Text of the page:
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Hidden increasing pedestrian fatality between 2006 and 2010 in China: findings from non-police-reported data
  1. G Hu1,
  2. S Ma2,
  3. M Zhou3
  1. 1School of Public Health, Central South University, Changsha, China
  2. 2Johns Hopkins Bloomberg School of Public Health, Baltimore, USA
  3. 3Chinese Center for Disease Control and Prevention, Beijing, China


    Background The police-reported recent decrease in pedestrian fatality was questionable in terms of the serious under-reporting of police-reported data.

    Aims/Objectives/Purpose To examine changes in pedestrian fatality between 2006 and 2010 in China using Non-police-reported data.

    Methods A longitudinal study was conducted based on the mortality data during 2006–2010 from the Disease Surveillance Points data of China. Multivariate Poisson regression was used to control the effects of sex, age, and urban/rural. Mortality rate ratio (MRR) was used to quantify the increase in pedestrian fatality. ‘p<0.05’was selected as the statistically significant level.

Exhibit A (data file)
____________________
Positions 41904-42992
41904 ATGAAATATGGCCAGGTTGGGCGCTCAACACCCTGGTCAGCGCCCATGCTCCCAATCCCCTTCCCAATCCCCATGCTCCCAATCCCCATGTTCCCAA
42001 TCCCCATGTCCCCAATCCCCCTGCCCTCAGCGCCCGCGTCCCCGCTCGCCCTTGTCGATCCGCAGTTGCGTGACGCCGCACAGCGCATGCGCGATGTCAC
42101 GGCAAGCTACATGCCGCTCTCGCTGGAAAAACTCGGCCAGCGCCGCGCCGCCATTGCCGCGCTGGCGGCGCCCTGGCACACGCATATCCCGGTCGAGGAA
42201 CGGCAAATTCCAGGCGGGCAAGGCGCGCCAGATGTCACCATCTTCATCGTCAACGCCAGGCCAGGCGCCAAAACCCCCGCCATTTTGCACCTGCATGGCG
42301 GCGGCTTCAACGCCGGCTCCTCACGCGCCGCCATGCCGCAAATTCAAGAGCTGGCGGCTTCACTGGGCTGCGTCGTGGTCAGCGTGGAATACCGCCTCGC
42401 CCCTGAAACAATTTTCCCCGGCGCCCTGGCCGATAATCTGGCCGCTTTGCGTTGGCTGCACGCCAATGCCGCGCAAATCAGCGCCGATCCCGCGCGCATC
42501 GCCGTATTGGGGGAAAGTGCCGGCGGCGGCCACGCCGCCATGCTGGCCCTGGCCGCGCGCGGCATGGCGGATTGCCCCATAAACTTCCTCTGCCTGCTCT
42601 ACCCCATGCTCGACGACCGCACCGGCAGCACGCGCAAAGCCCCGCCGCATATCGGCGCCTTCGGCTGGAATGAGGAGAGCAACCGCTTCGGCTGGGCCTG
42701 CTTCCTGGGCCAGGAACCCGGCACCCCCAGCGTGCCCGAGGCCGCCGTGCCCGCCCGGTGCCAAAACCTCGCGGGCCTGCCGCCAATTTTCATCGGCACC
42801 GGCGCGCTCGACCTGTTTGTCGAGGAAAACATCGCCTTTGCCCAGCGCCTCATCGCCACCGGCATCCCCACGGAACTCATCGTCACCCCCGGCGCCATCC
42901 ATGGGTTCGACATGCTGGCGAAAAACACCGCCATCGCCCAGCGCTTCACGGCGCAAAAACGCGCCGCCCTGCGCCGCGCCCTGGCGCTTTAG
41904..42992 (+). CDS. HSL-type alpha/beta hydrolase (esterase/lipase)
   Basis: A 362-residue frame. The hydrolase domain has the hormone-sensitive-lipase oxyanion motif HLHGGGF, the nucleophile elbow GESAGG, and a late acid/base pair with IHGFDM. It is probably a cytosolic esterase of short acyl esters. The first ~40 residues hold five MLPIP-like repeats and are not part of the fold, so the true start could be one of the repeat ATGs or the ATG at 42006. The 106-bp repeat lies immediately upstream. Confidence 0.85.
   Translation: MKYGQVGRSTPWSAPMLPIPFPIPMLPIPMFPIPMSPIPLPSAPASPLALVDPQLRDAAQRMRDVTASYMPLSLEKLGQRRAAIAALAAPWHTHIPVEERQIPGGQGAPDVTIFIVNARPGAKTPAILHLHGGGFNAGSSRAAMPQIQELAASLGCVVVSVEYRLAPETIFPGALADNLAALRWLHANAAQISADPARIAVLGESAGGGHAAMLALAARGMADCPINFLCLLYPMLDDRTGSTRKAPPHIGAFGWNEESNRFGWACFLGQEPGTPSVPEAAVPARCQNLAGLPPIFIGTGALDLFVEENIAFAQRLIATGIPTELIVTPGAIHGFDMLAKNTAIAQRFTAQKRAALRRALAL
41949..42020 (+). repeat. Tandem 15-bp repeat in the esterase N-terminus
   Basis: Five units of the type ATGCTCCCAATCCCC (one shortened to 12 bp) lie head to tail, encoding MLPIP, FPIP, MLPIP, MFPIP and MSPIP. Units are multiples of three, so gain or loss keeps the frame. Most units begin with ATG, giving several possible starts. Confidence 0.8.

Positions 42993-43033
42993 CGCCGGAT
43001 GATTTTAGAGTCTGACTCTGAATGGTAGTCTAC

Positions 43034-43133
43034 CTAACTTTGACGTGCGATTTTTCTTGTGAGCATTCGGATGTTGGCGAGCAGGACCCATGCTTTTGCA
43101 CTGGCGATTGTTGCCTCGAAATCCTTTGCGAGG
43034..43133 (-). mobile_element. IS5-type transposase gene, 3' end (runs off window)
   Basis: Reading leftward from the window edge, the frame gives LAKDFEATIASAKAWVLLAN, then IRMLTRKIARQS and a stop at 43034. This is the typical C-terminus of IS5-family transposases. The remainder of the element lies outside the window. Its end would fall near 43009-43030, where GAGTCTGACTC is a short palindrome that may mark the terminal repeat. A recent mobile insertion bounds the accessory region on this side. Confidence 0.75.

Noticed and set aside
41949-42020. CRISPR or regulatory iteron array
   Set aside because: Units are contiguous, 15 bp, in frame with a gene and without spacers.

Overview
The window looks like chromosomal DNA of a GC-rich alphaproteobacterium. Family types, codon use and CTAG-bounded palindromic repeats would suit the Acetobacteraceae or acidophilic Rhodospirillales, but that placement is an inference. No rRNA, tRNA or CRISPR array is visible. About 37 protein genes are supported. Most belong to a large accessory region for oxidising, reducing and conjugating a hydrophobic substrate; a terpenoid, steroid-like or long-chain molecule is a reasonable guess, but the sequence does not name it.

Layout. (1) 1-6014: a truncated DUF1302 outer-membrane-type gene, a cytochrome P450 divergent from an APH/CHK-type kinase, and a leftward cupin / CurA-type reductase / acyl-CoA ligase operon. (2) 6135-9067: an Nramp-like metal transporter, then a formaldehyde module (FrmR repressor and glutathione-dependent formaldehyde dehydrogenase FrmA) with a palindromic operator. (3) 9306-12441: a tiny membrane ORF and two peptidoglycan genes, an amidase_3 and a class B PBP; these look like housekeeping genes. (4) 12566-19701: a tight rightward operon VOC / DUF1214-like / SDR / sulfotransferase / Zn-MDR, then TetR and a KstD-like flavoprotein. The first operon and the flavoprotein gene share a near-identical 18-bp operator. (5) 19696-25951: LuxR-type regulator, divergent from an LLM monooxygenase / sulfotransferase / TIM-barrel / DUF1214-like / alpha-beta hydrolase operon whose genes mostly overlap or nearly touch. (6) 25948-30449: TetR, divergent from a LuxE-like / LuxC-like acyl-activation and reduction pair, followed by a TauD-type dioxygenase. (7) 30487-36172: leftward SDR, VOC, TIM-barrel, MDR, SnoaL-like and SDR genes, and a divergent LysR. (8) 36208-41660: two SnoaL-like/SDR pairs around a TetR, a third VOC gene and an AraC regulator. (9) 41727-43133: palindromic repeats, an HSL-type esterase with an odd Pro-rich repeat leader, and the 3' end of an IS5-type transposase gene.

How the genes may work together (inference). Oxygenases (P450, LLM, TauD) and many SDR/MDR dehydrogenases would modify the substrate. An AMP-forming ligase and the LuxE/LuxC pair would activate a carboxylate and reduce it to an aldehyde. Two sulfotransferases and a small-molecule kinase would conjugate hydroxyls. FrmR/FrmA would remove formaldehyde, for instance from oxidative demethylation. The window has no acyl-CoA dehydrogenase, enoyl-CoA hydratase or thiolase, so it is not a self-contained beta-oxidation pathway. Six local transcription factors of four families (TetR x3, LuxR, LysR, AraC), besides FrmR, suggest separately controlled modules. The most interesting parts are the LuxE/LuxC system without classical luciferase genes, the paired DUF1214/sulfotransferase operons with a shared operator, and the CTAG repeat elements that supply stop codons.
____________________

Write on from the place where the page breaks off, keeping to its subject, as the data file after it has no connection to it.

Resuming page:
Results/Outcomes Between 2006 and 2010, the crude pedestrian fatality increased from 7.0 to 10.5 per 100 000 population. After controlling sex, age and urban/rural, the fatality increased by 44% in the research time period (adjusted MRR=1.11, 95% CI 1.10 to 1.11). Males had higher fatality rate than females (adjusted MRR=2.54, 95% CI 2.48 to 2.61); rural residents were 1.42 times urban residents dying as pedestrians (adjusted MRR=1.42, 95% CI 1.39 to 1.45). Selecting children less than 5 years as the reference, persons ages 5–14 years, 15–24 years, 25–59 years, and 60+ ages had the MRRs as 0.64, 1.42, 2.56, 5.52, respectively.

    Significance/Contribution to the Field The recent police-reported decrease in pedestrian fatality may not be true. Non-police-reported data should be applied to improve the quality of pedestrian injury data in China. The high-risk groups of pedestrian fatality—men, rural residents, old age groups, should be addressed in China's injury prevention action.

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